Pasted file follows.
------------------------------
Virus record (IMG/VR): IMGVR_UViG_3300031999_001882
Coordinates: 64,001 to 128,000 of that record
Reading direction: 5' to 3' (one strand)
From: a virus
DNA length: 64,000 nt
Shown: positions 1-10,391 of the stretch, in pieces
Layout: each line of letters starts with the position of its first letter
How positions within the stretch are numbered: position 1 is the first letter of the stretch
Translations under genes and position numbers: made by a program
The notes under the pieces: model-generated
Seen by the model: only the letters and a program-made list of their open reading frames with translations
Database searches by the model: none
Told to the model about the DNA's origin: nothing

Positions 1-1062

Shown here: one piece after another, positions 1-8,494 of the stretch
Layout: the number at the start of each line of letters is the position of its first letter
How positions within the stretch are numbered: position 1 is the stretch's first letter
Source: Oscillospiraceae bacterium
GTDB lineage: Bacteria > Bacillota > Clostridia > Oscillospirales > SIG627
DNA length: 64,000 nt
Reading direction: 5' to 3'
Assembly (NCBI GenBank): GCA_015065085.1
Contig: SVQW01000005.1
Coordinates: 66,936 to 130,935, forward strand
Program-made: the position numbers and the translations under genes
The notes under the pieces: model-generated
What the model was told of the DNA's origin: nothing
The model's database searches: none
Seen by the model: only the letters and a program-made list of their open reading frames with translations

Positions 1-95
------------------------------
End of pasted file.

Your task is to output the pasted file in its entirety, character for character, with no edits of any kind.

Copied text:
Virus record (IMG/VR): IMGVR_UViG_3300031999_001882
Coordinates: 64,001 to 128,000 of that record
Reading direction: 5' to 3' (one strand)
From: a virus
DNA length: 64,000 nt
Shown: positions 1-10,391 of the stretch, in pieces
Layout: each line of letters starts with the position of its first letter
How positions within the stretch are numbered: position 1 is the first letter of the stretch
Translations under genes and position numbers: made by a program
The notes under the pieces: model-generated
Seen by the model: only the letters and a program-made list of their open reading frames with translations
Database searches by the model: none
Told to the model about the DNA's origin: nothing

Positions 1-1062

Shown here: one piece after another, positions 1-8,494 of the stretch
Layout: the number at the start of each line of letters is the position of its first letter
How positions within the stretch are numbered: position 1 is the stretch's first letter
Source: Oscillospiraceae bacterium
GTDB lineage: Bacteria > Bacillota > Clostridia > Oscillospirales > SIG627
DNA length: 64,000 nt
Reading direction: 5' to 3'
Assembly (NCBI GenBank): GCA_015065085.1
Contig: SVQW01000005.1
Coordinates: 66,936 to 130,935, forward strand
Program-made: the position numbers and the translations under genes
The notes under the pieces: model-generated
What the model was told of the DNA's origin: nothing
The model's database searches: none
Seen by the model: only the letters and a program-made list of their open reading frames with translations

Positions 1-95